Brian Iddon former Labour MP for Bolton South East.
Member of the All Party Internet Group. Deputy Chair of the Parliamentary Scientific Committee. He is a former reader in organic chemistry at Salford University and is a great advocate of science education and formerly sat on the Commons science and technology select committee. MP Iddon is to step down at the next general election - 3 October 2006. He was first elected to parliament in 1997 and has an interest in Science and Technology. He has also been the leading MP campaigning for the legalisation of cannabis
From 1964 to 1966 Brian was on the staff at Durham University. Then, in 1966, he joined the staff of the Department of Chemistry and Applied Chemistry at the emerging University of Salford, where he rose through the ranks to become a Reader in Organic Chemistry. He is a Visiting Professor in the Department of Chemistry at Liverpool University. At monthly intervals for 29 years, Brian presented a popular lecture "The Magic of Chemistry" at venues throughout Britain and across Europe.
10:30-11:30, Sat 6 Feb @ Farnworth Town Hall and 16:30-18:00, Fri 19 Feb @ Bolton Town Hall.
Member of the Science & Technology Committee, which delivered a report critical of the ID cards programme in August 2006
House of Commons debates DNA Database Brian Iddon 7 November 2005
- With an ever increasing number of people logged on the database, what consideration has my hon. Friend given to the advice of Professor Jeffreys, who discovered the DNA fingerprinting technique, that we should move from 10 to 16 markers in order to avoid wrongful convictions?
Signed Early Day Motion 845 Freedom of Information 06 Febuary 2007
- That this House expresses concern that the proposed new fees regulations under the Freedom of Information Act would allow authorities to refuse on cost grounds a high proportion of requests which they are currently required to answer; notes that the Government's consultation document recognises that this will have a greater impact on journalists, hon. Members, campaign groups and researchers than on private individuals; considers that such changes would undermine the Act's contribution to increased discussion of public affairs, accountability and trust in the work of public authorities; and calls on the Government not to proceed with the proposals.
Brian Iddon MP said many members had been receiving "unsolicited and highly offensive pornography" via the parliamentary network. 14 November 2002 House of Commons debate
Signed the Early Day Motion Spam E-Mails 16 November 2003
- That this House commends the House of Commons Library Standard note on Unsolicited Electronic Mail (SN/SC/1280); notes that according to computer experts the amount of spam increased from 3.2 per cent. of total communication in 2002 to an astonishing 55 per cent. in March 2003 and that 90 per cent. of spam, most of which is pornographic in content, can be identified as emanating from 150 sources, 40 of which are located in Florida; believes that the electronic mail system is likely to collapse if the volume of spam is not reduced; commends the EU for introducing legislative measures that should stifle the operations of bulk commercial e-mailers by the end of this year by ensuring that only those opting in would receive spam messages; regrets that this legislation will not cover spam originating from the US and other off shore distribution points; expresses its concern at the Bush Administration's plans to offer only an opt out option for those wishing to block unsolicited mail; calls on the US Administration to adopt legislation based on the EU model; and calls on the Government to make urgent representations on behalf of its 20 million citizens now on-line.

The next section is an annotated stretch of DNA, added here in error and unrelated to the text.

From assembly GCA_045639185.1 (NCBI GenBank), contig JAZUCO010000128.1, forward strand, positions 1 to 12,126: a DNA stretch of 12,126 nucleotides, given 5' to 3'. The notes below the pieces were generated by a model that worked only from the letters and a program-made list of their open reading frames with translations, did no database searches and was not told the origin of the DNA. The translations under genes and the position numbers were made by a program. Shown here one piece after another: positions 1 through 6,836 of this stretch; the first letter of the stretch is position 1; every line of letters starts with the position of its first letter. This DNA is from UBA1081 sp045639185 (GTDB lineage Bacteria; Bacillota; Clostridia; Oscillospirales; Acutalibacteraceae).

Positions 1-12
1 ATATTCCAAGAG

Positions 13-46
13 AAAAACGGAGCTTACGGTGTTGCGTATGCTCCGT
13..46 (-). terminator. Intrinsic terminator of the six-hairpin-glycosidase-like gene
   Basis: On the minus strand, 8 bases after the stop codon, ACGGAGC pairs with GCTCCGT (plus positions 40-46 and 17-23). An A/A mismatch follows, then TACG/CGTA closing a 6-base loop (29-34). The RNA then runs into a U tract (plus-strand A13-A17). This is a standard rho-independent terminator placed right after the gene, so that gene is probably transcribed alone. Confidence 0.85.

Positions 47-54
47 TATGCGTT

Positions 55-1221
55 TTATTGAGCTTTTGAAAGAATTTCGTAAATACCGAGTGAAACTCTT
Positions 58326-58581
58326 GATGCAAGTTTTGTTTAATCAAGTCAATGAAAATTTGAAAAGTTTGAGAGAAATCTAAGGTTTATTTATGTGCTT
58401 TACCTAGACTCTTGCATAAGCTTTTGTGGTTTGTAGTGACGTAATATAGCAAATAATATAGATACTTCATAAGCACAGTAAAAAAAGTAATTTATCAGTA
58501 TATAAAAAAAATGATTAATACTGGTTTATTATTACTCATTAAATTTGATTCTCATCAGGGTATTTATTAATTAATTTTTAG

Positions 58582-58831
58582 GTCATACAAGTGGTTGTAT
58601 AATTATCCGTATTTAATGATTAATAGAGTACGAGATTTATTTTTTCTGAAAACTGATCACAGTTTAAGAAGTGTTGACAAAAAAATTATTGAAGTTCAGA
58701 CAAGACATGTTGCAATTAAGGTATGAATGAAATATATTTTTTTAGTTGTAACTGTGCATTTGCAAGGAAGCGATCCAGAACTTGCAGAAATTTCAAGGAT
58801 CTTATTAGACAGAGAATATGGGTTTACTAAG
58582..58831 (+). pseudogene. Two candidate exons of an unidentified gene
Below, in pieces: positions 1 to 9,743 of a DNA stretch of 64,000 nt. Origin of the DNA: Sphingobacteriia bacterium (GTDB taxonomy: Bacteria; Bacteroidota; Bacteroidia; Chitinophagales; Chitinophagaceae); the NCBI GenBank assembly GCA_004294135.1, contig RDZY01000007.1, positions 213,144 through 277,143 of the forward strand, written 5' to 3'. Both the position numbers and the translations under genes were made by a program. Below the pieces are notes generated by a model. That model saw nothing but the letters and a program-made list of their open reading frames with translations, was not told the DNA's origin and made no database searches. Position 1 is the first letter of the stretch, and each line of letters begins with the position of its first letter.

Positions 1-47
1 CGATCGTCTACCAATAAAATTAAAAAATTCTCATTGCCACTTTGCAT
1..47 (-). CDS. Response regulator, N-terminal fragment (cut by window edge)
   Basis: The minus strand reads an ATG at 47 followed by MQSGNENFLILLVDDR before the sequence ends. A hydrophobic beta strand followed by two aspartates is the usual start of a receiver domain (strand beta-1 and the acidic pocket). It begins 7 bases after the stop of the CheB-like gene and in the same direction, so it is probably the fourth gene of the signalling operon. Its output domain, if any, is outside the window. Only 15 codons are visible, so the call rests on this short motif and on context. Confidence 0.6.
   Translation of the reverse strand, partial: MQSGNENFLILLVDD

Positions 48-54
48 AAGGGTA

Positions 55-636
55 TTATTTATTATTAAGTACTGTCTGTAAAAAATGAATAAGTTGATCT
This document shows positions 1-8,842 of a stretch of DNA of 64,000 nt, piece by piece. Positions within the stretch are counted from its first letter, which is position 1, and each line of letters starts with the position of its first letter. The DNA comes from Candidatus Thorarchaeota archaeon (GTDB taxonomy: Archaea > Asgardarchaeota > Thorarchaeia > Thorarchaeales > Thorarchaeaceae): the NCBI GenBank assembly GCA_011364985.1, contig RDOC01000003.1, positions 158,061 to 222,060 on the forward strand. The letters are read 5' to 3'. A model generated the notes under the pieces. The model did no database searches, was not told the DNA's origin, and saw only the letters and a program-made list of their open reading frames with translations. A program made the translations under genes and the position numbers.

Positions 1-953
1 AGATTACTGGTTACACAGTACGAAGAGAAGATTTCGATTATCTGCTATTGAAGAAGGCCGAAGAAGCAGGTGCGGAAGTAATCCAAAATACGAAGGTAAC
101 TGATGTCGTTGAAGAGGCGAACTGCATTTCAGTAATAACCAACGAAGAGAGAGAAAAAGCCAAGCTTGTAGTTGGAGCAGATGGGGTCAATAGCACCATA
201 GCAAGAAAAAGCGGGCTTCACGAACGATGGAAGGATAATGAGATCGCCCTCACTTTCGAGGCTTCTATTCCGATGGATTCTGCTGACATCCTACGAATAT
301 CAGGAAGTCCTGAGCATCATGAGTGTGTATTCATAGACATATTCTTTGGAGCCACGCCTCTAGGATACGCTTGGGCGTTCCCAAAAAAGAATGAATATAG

Open Source Software
Spoke at the FLOSSIE conference. It was meeting Brian at last year's FLOSSIE conference which set in motion the APOSG project. As a former research chemist he is very much aware that openness is crucial to innovation in science. As a member of the House of Commons Science and Technology Select Committee he has been at the centre of the equally important issue of open access to scientific publications.
Signed Early Day Motion 179 Software in Schools 21 November 2006
- That this House congratulates the Open University and other schools, colleges and universities for utilising free and open source software to deliver cost-effective educational benefit not just for their own institutions but also the wider community; and expresses concern that Becta and the Department for Education and Skills, through the use of outdated purchasing frameworks, are effectively denying schools the option of benefiting from both free and open source software and the value and experience small and medium ICT companies could bring to the schools market.
- 2007-07-12 - ZDNet - ID card scrutiny under threat
- Author: David Meyer
- Summary: Parliamentary scrutiny of ID cards and other technological and scientific issues could be seriously undermined by the new administration's reorganisation of governmental departments, according to members of a crucial committee. Brian Iddon, MP for Bolton South East and a member of the House of Commons Science and Technology select committee, said on Thursday that proper oversight of scientific and technological issues could be threatened by the abolition of both the Department of Trade and Industry (DTI) and the Department for Education and Skills (DfES).